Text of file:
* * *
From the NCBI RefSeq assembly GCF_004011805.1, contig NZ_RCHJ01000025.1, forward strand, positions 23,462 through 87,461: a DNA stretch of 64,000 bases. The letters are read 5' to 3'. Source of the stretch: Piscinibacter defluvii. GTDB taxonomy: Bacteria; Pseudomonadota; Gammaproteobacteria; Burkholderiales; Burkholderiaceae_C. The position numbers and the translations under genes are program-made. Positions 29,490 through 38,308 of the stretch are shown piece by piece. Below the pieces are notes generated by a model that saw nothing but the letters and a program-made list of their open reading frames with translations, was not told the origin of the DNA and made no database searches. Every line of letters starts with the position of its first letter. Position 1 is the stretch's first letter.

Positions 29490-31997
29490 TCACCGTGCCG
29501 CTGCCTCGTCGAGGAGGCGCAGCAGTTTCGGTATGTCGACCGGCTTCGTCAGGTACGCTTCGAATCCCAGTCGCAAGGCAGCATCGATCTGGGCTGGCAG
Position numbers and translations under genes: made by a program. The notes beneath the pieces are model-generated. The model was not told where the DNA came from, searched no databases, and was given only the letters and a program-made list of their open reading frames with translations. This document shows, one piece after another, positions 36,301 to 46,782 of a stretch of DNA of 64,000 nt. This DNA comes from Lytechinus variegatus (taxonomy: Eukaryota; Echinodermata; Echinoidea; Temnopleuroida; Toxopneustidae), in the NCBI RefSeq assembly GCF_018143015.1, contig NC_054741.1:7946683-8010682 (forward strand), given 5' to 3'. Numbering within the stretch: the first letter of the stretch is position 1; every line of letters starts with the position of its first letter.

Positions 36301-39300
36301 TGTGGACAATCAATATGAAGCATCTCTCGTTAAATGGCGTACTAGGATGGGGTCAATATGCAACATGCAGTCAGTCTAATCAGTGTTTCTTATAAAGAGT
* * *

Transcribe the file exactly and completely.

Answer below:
From the NCBI RefSeq assembly GCF_004011805.1, contig NZ_RCHJ01000025.1, forward strand, positions 23,462 through 87,461: a DNA stretch of 64,000 bases. The letters are read 5' to 3'. Source of the stretch: Piscinibacter defluvii. GTDB taxonomy: Bacteria; Pseudomonadota; Gammaproteobacteria; Burkholderiales; Burkholderiaceae_C. The position numbers and the translations under genes are program-made. Positions 29,490 through 38,308 of the stretch are shown piece by piece. Below the pieces are notes generated by a model that saw nothing but the letters and a program-made list of their open reading frames with translations, was not told the origin of the DNA and made no database searches. Every line of letters starts with the position of its first letter. Position 1 is the stretch's first letter.

Positions 29490-31997
29490 TCACCGTGCCG
29501 CTGCCTCGTCGAGGAGGCGCAGCAGTTTCGGTATGTCGACCGGCTTCGTCAGGTACGCTTCGAATCCCAGTCGCAAGGCAGCATCGATCTGGGCTGGCAG
Position numbers and translations under genes: made by a program. The notes beneath the pieces are model-generated. The model was not told where the DNA came from, searched no databases, and was given only the letters and a program-made list of their open reading frames with translations. This document shows, one piece after another, positions 36,301 to 46,782 of a stretch of DNA of 64,000 nt. This DNA comes from Lytechinus variegatus (taxonomy: Eukaryota; Echinodermata; Echinoidea; Temnopleuroida; Toxopneustidae), in the NCBI RefSeq assembly GCF_018143015.1, contig NC_054741.1:7946683-8010682 (forward strand), given 5' to 3'. Numbering within the stretch: the first letter of the stretch is position 1; every line of letters starts with the position of its first letter.

Positions 36301-39300
36301 TGTGGACAATCAATATGAAGCATCTCTCGTTAAATGGCGTACTAGGATGGGGTCAATATGCAACATGCAGTCAGTCTAATCAGTGTTTCTTATAAAGAGT